The Day In History
On this date in Mexico City Fernando Alva Ixtlilxóchitl, historical illustrator, died. He graduated from the Santa Cruz college in Tlatelolco and transcribed indigenous works and historical accounts of Mexico.
On this date the United Nations was founded with its permanent location in New York.
On this date Capital Diego de Ordaz, a member of the Hernán Cortés forces, climbed the Popocatéptl volcano to collect sulfur for gunpowder.
On this date in Paris, France, with thousands of people watching, Andre Jacques Garnerin, an inspector with the French army who defended the use of balloons for military uses, went up in a hydrogen balloon which he had constructed to show the first parajumping exhibition from a height of 1,000 meters.
On this date Chilean poet Pablo Neruda won the Nobel Prize for Literature and on the same day but 11 years later, Gabriel Garcia Marquez won the same prize.
On this date Spain and the United States signed an agreement giving the Mexican territory of Florida to the United States.
On this date following heated discussion, the legislatures of the States of Mexico and Puebla consented to the creation of the new State of Guerrero.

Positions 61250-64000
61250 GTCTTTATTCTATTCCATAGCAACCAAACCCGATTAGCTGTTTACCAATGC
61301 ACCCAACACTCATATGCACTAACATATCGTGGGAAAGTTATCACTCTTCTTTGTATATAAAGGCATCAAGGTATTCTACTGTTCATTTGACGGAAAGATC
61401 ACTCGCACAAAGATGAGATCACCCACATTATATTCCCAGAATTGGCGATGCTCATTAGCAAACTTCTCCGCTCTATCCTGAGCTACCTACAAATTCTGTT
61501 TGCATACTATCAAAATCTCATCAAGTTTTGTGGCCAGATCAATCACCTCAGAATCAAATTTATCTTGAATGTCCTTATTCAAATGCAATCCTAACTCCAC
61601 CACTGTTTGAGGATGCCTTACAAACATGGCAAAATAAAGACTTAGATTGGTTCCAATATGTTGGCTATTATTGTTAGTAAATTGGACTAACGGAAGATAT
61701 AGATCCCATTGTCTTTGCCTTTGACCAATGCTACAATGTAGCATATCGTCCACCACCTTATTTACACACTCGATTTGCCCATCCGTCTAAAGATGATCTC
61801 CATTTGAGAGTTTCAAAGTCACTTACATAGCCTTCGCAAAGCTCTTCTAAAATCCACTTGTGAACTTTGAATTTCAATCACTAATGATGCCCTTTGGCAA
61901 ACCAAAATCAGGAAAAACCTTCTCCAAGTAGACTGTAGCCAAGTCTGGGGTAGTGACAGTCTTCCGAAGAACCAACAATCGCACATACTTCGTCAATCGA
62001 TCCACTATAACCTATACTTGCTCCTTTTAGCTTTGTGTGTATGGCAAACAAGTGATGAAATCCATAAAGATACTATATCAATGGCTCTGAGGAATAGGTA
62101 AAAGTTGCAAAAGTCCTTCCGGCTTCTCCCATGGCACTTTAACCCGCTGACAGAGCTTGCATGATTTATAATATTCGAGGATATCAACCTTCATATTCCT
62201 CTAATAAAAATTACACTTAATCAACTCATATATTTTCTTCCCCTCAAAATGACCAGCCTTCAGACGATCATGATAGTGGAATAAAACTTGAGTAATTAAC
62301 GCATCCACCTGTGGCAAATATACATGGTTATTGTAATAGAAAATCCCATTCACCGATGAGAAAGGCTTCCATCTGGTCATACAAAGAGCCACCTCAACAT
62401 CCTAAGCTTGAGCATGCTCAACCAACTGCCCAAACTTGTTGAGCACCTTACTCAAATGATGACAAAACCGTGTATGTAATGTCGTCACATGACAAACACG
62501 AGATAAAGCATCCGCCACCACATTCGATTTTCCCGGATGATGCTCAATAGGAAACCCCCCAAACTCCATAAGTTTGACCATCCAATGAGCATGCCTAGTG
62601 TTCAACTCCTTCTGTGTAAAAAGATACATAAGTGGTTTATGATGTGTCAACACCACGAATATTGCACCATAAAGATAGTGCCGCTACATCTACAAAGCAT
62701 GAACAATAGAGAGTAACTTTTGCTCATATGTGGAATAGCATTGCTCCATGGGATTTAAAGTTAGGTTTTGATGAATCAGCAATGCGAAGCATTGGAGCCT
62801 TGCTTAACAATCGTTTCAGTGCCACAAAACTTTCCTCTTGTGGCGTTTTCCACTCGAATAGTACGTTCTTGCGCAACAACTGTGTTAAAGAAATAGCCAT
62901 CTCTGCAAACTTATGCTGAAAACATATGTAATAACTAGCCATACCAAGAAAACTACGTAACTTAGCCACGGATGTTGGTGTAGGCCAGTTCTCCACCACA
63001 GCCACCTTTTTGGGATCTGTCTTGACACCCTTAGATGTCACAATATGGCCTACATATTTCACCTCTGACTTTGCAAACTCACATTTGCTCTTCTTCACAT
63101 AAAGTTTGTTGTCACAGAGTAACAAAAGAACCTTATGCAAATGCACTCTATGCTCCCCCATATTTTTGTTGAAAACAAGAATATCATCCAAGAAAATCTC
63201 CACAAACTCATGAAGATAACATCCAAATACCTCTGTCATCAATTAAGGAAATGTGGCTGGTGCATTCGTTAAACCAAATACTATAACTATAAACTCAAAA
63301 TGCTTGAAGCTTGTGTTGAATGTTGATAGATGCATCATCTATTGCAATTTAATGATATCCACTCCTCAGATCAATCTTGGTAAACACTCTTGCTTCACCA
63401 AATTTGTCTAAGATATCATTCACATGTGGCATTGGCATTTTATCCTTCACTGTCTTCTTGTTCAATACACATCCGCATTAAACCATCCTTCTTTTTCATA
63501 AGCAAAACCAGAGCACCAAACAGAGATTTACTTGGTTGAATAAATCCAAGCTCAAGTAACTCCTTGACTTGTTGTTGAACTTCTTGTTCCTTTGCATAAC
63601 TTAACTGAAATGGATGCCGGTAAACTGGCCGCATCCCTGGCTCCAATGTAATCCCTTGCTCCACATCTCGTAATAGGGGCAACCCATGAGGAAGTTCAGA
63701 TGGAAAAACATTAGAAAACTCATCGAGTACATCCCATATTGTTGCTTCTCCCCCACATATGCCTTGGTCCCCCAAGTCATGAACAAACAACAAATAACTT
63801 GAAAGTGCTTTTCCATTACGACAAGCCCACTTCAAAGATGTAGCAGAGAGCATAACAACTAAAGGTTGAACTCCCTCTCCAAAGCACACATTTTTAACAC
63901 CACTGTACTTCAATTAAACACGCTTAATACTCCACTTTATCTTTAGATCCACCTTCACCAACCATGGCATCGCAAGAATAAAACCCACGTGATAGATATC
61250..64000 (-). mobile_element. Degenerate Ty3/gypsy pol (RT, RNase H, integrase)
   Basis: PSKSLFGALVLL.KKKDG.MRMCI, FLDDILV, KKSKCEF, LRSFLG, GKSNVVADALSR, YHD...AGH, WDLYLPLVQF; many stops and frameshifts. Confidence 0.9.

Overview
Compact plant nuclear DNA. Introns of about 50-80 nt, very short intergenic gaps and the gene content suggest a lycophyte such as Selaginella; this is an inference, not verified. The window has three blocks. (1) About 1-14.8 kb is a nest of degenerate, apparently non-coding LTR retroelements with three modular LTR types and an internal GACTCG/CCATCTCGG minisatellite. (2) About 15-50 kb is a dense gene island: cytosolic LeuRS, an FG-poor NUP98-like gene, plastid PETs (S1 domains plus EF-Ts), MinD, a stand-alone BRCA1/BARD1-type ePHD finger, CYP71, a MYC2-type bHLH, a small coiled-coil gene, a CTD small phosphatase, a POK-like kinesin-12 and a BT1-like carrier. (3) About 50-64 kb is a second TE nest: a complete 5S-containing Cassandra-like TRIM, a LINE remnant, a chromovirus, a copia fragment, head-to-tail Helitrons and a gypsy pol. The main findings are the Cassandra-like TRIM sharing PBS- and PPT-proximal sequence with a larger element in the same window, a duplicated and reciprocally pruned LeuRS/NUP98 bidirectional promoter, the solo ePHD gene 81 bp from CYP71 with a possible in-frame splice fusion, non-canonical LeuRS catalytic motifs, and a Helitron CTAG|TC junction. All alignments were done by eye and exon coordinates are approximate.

On this date Marie Antoinette, Queen of France, was guillotined.
On this date John Lennon of The Beatles was born.
On this date President Luis Echeverría declared the territory of Quintana Roo a sovereign state with its capital a Chetumal. He also decreed the territory of Baja California Sur to be sovereign with La Paz its capital.
On this date the first movie with sound, The Jazz Singer, was released in the United States.
On this date in the middle of the night of this date, Pope Gregorio XIII reformed the calendar eliminating the error of 10 days in a solar year from the old calendar. Tomorrow would not be October 5, 1582 but October 15 of the same year.
On this date a committee of Mexican traitors arrived at the Miramar Castle in Trieste to offer Maximillian the throne of Mexico.
On this date on the order of President Gustavo Díaz Ordaz thousands of citizens, mostly students, were killed in the Plaza de las Tres Culturas de Tlaltelolco which changed Mexico, the consequences of which can still be seen today in the federal government´s handling of the demands of the students of the Instituto Politécnico Nacionales.
On this date the Yucatán legislature approved the province as a Republic, independent of Mexico.